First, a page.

Grabbing Bangladesh's Grameen Bank
|Jun 30, 2013|
Apparently driven by jealousy, Prime Minister Sheikh Hasina Wazed*, is seeking to have the Bangladesh government take over 51 percent of the ownership of Grameen Bank, arguably the most successful institution ever invented anywhere to provide aid for the poor, almost all women.
Hasina has been on a vendetta against the bank's founder, Muhammad Yunus, since 2006, when Yunus won a Nobel Prize that Hasina thought should have gone to her for her efforts to bring peace between warring southern Bangladesh hill tribes. The relationship deteriorated further after a 2007 coup in which Hasina and her bitter political rival, Begum Khaleda Zia, were jailed on corruption charges.
At that point Yunus led an abortive political reform movement which he quickly abandoned for good. After the two women were freed, Hasina's Awami League won fresh elections and she was reinstalled as prime minister in 2009.
Yunus, then a Fullbright scholar and professor, founded the bank in 1976 in an effort to provide small loans, known as microcredit, to poor people with no access to financing. More than Bangladeshi 8.4 consumers, mostly extremely poor women, have taken advantage of the bank's loans, made on the theory that the poor have skills but need financing to put them to use.
The bank has been phenomenally successful, loaning more than US$11 billion to poor women, with a recovery rate of more than 95 percent. It has since expanded into a wide range of other successful businesses such as fabrics, telephony and energy. The microcredit phenomenon has since been expanded into many other countries.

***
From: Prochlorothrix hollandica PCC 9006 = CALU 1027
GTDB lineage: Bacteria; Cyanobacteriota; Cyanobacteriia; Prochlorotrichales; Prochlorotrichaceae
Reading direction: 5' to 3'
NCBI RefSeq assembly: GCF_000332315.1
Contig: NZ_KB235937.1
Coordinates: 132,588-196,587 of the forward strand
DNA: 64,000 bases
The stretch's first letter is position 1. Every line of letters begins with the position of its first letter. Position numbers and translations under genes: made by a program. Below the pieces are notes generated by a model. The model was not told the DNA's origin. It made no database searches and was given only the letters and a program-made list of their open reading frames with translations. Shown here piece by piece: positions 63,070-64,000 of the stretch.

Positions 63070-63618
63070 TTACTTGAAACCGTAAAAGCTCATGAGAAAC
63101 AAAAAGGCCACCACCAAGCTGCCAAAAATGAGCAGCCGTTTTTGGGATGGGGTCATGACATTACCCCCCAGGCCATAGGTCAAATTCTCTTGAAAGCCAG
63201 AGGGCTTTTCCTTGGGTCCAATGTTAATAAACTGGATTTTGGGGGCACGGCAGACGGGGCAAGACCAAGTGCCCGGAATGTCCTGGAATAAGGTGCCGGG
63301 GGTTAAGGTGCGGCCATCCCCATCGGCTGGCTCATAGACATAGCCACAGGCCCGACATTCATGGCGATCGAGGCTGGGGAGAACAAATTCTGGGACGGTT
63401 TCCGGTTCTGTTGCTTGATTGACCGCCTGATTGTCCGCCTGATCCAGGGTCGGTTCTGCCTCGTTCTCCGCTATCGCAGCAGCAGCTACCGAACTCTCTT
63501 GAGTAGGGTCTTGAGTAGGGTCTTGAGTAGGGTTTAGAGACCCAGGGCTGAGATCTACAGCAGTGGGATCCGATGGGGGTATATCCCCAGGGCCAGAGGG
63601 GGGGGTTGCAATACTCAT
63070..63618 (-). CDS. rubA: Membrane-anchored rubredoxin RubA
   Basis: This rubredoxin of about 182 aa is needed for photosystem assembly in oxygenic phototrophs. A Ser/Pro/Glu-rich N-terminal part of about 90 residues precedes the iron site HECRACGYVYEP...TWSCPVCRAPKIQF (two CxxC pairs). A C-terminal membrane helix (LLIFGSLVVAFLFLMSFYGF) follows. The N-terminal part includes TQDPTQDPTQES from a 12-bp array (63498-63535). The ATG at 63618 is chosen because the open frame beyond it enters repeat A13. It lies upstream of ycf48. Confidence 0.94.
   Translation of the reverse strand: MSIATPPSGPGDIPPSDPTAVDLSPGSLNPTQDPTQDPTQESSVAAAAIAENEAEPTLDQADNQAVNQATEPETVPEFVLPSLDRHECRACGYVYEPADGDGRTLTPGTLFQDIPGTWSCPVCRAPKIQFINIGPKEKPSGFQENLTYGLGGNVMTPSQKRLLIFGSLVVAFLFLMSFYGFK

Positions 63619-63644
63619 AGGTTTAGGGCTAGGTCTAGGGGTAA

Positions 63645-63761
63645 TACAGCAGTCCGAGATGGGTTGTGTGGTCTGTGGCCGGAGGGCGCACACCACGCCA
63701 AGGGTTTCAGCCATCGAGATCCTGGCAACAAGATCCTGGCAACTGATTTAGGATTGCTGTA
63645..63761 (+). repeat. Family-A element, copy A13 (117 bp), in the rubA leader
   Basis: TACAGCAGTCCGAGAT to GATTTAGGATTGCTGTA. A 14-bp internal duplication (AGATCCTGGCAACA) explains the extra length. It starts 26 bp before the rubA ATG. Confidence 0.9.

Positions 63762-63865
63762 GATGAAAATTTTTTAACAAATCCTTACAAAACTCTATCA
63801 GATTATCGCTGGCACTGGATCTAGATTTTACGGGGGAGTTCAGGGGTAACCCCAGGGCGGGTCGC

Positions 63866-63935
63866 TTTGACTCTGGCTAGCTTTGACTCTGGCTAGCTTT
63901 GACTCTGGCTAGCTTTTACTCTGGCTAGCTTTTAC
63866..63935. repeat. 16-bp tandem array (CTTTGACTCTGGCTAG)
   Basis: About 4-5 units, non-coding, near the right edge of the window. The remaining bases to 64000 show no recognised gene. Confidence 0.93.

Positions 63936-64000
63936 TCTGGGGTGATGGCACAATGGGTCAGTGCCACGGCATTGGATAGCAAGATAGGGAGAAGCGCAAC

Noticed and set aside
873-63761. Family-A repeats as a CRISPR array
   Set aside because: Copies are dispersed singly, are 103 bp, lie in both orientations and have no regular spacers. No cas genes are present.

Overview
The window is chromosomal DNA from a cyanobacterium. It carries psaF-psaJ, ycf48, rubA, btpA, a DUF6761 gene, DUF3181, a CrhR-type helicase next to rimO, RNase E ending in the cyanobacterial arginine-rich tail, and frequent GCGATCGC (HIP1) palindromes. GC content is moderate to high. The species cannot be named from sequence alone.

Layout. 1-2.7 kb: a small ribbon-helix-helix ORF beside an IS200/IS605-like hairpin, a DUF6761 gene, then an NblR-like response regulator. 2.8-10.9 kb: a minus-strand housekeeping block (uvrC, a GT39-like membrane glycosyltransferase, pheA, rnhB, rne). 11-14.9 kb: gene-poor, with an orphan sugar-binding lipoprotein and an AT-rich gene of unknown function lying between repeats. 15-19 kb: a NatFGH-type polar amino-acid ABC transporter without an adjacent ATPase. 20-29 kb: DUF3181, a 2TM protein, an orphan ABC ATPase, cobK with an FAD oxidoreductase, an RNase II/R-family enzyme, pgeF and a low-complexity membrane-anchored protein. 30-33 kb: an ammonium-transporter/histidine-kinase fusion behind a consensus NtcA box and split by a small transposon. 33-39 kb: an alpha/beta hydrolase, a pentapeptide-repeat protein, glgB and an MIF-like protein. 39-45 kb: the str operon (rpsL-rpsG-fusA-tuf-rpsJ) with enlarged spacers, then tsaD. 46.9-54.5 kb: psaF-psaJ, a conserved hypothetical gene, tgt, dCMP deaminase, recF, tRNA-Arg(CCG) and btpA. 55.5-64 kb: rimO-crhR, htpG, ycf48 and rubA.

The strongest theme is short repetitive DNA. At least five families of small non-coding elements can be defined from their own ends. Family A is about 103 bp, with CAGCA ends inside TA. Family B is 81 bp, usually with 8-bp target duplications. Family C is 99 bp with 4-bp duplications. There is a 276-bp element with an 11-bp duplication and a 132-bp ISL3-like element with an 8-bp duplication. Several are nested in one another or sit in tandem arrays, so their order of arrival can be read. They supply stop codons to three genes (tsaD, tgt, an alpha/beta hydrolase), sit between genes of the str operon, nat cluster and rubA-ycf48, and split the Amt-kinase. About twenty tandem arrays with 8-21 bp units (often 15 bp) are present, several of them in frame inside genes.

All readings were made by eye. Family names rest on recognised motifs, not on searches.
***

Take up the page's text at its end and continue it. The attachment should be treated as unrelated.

Yunus was forced to resign as founding managing director in 2011 by the Hasina government on the pretext of his age ? over 70 years. Although the government was successful in removing him from the bank, he continues to lead a number of sister organizations with the Grameen tag. Sheikh Hasina is said to still consider him a potential political threat despite his public abandonment of politics for good, as millions of Grameen families adore him.
The recent controversy started when the government formed an inquiry commission last year to scrutinize the bank's legal status and financial transactions, with few probable changes envisioned in the functioning of the institution.
Today, however, the government wants to increase the government's currently minimal stake up to 51 percent, with the clear implication that government representatives will take over policymaking, as in any other state-controlled industrial bank. Second, it wants to split the bank into 19 smaller entities with independent management structures but under control of the government.
The Grameen Bank Commission is scheduled to present its recommendations in a workshop to be held in Dhaka on Tuesday in the presence of the Bangladesh finance minister AMA Muhith. The workshop is scheduled to present a working paper titled 'Future Structure of Grameen Bank: Some Options'.
Under fire from the opposition, Finance Minister Muhith told Parliament that the government has no intention to change Grameen Bank's structure.